Rice Urges OAS to Back Democracy
Against the backdrop of growing tensions between the United States and Venezuela, Secretary of State Condoleezza Rice pressed Sunday for nations in the Western Hemisphere to more actively support democracy and counter authoritarian trends in Latin America.
Speaking to foreign ministers and diplomats from 33 other countries gathered here for the general assembly of the Organization of American States, Rice said that governments in the Americas are no longer divided between liberal and conservative. The divide "is between those governments that are elected and govern democratically and those that do not."
Rice urged the OAS to "strengthen democracy where it is weak" and to "support democracy where it is threatened." But a U.S. proposal to empower the OAS to monitor democratic trends, as a way to head off problems, got a lukewarm reception, with some countries believing it would invite U.S. meddling.
Venezuelan President Hugo Chavez, who has emerged as a nettlesome foe of the Bush administration, denounced the idea Sunday on his weekly radio program, accusing the United States of trying to impose a "global dictatorship" and forcing its will on the region.
"The times in which the OAS was an instrument of the government in Washington are gone," Chavez said in Caracas, the Venezuelan capital. "Are they going to try, through the OAS, to monitor the Venezuelan government? . . . Those who think they can put the peoples of Latin America in a corral are mistaken," he said.
Chavez added: "If there is any government that should be monitored by the OAS, then it should be the U.S. government, a government which backs terrorists, invades nations, tramples over its own people, seeks to install a global dictatorship."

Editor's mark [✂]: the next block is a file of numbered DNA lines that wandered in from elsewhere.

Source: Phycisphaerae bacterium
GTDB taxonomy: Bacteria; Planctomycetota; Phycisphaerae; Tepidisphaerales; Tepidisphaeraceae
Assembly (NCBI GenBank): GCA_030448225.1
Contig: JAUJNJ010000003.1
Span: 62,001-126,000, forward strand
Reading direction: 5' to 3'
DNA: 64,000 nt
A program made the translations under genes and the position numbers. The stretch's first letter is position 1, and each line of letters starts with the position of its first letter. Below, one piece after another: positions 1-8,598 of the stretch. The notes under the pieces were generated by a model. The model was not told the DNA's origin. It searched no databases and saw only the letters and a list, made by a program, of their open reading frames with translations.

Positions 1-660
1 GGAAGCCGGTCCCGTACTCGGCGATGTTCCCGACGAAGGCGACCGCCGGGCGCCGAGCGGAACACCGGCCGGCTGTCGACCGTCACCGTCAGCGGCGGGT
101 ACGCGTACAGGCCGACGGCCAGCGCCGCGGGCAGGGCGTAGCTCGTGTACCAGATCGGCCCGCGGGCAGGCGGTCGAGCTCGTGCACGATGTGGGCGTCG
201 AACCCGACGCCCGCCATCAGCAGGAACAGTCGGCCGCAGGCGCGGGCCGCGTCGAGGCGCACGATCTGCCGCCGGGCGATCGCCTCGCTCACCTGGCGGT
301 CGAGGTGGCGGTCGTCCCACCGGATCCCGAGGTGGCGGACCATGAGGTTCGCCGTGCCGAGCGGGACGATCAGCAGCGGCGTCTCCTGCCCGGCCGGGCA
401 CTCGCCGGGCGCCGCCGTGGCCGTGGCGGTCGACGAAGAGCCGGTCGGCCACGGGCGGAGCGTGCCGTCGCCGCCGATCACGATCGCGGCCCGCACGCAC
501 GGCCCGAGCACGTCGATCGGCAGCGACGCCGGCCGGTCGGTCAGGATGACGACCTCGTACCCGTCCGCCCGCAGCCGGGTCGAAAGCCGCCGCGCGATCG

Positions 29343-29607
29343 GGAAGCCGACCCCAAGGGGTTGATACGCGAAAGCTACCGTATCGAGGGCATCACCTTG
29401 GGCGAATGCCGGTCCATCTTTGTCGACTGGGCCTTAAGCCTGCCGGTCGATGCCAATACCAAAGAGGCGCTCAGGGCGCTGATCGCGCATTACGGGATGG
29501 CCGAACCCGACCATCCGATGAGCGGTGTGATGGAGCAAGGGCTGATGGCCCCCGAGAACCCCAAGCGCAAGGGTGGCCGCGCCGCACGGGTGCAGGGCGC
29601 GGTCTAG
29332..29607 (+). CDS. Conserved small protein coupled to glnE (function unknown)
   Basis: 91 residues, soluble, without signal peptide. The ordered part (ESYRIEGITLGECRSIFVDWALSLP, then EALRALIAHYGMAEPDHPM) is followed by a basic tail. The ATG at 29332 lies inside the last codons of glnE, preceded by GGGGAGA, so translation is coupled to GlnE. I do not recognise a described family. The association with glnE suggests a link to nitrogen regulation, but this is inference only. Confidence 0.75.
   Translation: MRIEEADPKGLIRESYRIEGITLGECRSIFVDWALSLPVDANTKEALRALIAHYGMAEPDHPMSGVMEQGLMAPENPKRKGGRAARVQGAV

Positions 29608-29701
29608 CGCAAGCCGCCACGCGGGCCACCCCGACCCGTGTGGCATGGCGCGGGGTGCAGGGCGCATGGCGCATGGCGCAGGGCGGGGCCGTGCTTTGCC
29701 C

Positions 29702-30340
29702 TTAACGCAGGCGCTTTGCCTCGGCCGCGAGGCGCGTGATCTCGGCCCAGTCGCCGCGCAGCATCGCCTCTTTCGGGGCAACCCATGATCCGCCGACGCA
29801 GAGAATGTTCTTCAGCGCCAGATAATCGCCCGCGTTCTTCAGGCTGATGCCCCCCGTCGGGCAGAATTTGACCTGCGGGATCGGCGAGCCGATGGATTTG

The United States for the first time in 31 years is the host of the annual three-day OAS meeting, and security here was extremely tight. Much of downtown was locked down, and a helicopter hovered above the hotel where Rice and other senior diplomats are staying. President Bush is set to address the meeting Monday.
Speaking to reporters as she flew here from Washington, Rice said the U.S. proposal was designed to make the organization more effective. "I think we have to have a discussion of how the organization can be effective if it does not have mechanisms that help at times of crisis," she said. "This is not a matter of intervening to punish. It's a matter of intervening to try and sustain the development of democratic institutions across the region." Read more
DB: OK, so now we know.....it is not enough to be elected democratically, you have got to govern democratically too - it does not take much imagination to guess which imperial power is going to be the judge of what is and what is not 'governing democratically'. Coming from a country where neither ideals apply this is rich, but no surprise. Rice's assertion that "This is not a matter of intervening to punish" rings hollow indeed.
See PINR article "Washington Loses Control of the O.A.S."
for good background reading.